Formal Assignment 2 – Tetrageddon

Tetrageddon is a beautiful mess. The website serves as a catalog of games made by its creator, Nathalie Lawhead or Alien Melon, and is a game within itself. The landing page is a busy mess of popups with a design reminiscent of Windows XP.

Gif of the home page of Tetrageddon. it is chaotic.
Image from Tetrageddon

This theme of old-style tech is present throughout the website. Some pages look like the Windows XP desktop and others are just raw HTML.

The website has a linear progression with many branching off paths that will open up new pages. Most of the site can be accessed through a singular page, but by design, it is hard to find anything. That is mainly due to the fact that it is a game. To steal a concept from game design (I am now somehow on topic for my website) Tetrageddon seems to be aiming for a discovery aesthetic by using the mechanic of numerous branching and parallel paths. As a video game, it is a good design to make things difficult to discover. It encourages the player to explore. As a website, this is the worst possible design. To highlight this let me describe how to get to the games catalog. 

Getting to the Games Catalog

gif of a pixel art monkey in a white jacket with a gold watch.

After clicking on the CYBERMONKEY the desktop is clear and the monkey turns into a pile of bones. On the desktop, there are four icons and the start menu.

image of pixel art ghost

Clicking the light switch icon in the bottom left activates dark-mode where the user meets Tatghoul. There is a dialogue that ends with Tatghoul saying that if you want the password you must sacrifice bones to the BONE LOARD… why should I want a password?

Going back to the desktop and opening the start menu you see a button labeled “The games.” Clicking on this will take you to a different menu that shows off ten other games made by Alien Melon. Some of the games are locked behind a password that you can only get by talking to Tatghoul and sacrificing CYBERMONKEY’s bones to the BONE LOARD. The reason why I am describing the process of accessing the catalog out of order is, that is the order I did it in.

Now to get the password click and drag CYBERMONKEY’s bones into the recycling bin and speak to Tatghoul again. She will show you the door to the bone lord who will give you the password “sorry”. You have now accessed the games catalog.

user experience and accessibility

My first time on the website I was on my laptop and the BONE LOARD did not work. My laptop has a 16:9 resolution. The page was designed for 16:10 and so the BONE LOARD’s head was cropped out. This is a problem as to progress you must click the BONE LOARD’s head. Unless you are on a desktop with a standard monitor the website will not work. It does not work on phones as well.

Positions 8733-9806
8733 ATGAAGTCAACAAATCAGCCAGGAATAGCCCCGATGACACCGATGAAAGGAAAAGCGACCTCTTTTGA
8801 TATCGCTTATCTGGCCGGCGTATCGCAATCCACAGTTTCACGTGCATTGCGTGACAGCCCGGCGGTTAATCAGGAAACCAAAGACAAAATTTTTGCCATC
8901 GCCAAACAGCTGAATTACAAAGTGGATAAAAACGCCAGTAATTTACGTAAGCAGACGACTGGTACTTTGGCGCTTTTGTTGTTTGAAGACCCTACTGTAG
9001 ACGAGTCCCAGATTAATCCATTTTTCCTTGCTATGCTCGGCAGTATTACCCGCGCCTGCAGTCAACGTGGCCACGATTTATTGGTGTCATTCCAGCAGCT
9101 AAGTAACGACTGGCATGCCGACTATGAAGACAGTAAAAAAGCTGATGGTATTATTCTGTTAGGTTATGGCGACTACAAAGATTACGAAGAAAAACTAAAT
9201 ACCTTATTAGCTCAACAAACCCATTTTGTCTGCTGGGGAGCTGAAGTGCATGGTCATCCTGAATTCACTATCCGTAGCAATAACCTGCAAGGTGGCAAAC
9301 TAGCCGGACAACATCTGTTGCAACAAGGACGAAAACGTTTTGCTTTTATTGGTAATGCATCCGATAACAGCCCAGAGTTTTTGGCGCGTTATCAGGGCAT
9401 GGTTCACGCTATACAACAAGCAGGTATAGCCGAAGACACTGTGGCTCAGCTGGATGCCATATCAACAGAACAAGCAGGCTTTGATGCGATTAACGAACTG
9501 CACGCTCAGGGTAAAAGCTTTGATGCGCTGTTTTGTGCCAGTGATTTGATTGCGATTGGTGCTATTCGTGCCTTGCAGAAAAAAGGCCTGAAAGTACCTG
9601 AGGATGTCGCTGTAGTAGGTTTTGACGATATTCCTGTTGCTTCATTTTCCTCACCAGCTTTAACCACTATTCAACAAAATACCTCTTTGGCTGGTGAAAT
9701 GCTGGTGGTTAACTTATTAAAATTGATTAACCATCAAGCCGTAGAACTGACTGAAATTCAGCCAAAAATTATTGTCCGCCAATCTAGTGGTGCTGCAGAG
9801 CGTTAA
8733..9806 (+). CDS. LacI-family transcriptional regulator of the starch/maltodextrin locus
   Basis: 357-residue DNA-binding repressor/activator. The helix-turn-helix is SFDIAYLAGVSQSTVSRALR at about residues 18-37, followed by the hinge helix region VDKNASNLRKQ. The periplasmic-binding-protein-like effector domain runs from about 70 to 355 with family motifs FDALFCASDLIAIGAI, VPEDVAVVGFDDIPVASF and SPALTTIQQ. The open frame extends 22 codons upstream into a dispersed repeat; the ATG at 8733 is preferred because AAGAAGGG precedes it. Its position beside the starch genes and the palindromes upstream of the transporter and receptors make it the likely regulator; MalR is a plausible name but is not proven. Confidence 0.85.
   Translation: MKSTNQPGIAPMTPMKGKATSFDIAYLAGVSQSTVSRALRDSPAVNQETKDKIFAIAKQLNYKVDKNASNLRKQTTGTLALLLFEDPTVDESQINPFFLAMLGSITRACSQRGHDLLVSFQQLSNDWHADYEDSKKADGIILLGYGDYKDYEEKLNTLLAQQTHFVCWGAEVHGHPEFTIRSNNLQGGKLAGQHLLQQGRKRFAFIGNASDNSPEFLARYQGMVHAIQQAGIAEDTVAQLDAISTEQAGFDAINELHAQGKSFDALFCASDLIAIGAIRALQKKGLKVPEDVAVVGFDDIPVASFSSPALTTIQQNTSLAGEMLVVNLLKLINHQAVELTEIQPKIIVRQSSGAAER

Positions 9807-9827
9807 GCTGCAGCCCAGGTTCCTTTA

Gif of the bone lord. it is a skeleton  moving back and forward
Image from Tetrageddon

This site is hardly usable to a general audience and is much worse for a differently able audience. The main page is more or less a JavaScript game forced to run in the browser and so most accessibility programs will not be able to parse that page at all. Even if things like alt-text were possible the multi-path design would make things difficult because there is no good way to go back. From being infected with cyberzombies to getting the password from the BONE LOARD the page does not change meaning that pressing the back button will reset progress. There are some pages that one can get to through that are more HTML based but most of them are just a catalog of links to images and .exe files that I did not wish to run. The images on these auxiliary sites don’t have any alt text as they are download links. Overall the site is more or less completely inaccessible to the differently abled.

design takeaway

Tetrageddon is supposed to be an experience. The website describes itself as “the weirdest most tortured not-a-game game you will ever experience.” I feel that the site also has an unannounced second purpose as a portfolio. For all my misgivings about the websites web design its game design is quite good especially for an in browser game. It is a great example of show don’t tell. Nathalie Lawhead could have made a normal portfolio where she describes the games she has made and the awards she won, but instead she made something with the same chaotic energy as the rest of her work.

For all the bad of the site design it has greatly inspired me to add interactivity to my own design. My site is about game design and it would be a shame if there weren’t any games on it. I don’t intend on making something as chaotic as Tetrageddon but I intend to make something like a game like. Tetrageddon sacrifices good web design for good game design. When it comes to integrating games to my own site the compromises in my design will always lean toward good web design. 

The design makes heavy use of the affordances and assumptions of a computer desktop not a website. This is because the website is actually able to be downloaded off of and run off of the desktop. 

gif of Tetrageddon's itch IO page
Image from

The website knows that the user probably knows what a popup is and how to interact with it. It also knows that the user will try to click the icons on the desktop and that text that is a different color and underlined can probably be interacted with. The site also makes use of multimodality using text, video and audio to convey its chaotic themes. 

most of the links to Tetrageddon just link back to the start of the website because much of the website takes place on a single dynamic page. All the images in the “Getting to the Games Catalog” section are from Tetrageddon. I was unable to use captions for that block.

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